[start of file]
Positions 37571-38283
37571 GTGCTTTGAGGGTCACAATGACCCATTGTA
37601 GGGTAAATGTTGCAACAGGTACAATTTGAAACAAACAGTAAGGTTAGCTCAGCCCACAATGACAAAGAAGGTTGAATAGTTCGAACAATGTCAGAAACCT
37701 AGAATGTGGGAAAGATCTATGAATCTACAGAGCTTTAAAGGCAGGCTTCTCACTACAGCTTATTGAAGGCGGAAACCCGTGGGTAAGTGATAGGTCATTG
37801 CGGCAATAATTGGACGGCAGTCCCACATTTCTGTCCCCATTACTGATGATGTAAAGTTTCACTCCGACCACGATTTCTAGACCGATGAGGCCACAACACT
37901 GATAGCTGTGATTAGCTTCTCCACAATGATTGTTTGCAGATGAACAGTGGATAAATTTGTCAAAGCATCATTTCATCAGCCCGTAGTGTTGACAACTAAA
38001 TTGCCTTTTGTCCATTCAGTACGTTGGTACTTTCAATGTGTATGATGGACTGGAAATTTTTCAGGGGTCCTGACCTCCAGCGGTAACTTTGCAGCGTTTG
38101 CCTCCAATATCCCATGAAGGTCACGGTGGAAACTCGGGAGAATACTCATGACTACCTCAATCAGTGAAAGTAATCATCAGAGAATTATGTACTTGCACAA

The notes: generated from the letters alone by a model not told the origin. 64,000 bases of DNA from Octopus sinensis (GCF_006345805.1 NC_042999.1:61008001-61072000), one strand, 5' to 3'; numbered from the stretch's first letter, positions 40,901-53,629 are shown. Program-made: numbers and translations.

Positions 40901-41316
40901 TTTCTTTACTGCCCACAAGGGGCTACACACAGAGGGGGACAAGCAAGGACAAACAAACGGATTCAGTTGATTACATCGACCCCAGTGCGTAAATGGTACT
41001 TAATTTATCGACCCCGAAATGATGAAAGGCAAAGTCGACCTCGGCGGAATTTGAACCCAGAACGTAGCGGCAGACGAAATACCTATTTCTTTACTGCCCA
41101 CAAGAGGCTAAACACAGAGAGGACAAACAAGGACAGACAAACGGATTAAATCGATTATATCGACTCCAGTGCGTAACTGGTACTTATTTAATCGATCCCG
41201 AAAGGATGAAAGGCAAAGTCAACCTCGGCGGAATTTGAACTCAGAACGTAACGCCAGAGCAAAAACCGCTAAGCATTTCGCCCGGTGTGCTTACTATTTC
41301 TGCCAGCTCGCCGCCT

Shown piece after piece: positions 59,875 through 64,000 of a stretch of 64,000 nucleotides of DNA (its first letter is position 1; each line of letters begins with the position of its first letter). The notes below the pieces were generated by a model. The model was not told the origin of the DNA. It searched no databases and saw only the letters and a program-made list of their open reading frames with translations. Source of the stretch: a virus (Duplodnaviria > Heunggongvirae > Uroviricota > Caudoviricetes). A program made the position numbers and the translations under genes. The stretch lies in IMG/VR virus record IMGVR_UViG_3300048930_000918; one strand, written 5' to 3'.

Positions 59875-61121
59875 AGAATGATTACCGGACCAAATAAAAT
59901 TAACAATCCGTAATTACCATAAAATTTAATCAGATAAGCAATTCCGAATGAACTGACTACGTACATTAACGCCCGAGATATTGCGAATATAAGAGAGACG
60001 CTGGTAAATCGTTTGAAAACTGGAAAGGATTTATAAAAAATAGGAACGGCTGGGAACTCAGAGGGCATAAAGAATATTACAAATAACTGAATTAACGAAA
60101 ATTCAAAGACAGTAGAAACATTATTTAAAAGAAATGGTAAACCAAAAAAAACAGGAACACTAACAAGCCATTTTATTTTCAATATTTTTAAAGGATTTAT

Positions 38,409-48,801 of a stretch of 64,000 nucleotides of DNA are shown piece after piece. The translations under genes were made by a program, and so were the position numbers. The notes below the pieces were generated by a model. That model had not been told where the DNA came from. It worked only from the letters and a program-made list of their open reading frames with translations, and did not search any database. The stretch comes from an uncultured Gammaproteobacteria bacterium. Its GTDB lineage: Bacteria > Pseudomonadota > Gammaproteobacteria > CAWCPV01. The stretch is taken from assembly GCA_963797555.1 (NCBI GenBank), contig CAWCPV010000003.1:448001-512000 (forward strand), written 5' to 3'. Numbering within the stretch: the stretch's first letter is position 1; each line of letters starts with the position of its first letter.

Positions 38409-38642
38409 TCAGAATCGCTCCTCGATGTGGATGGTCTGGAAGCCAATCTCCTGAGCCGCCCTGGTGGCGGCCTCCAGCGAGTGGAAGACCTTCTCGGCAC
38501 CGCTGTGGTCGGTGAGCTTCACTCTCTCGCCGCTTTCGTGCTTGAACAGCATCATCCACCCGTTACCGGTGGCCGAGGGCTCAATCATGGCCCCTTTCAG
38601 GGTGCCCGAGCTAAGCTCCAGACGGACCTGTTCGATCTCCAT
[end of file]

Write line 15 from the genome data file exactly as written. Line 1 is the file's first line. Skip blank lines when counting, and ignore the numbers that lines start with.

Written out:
41301 TGCCAGCTCGCCGCCT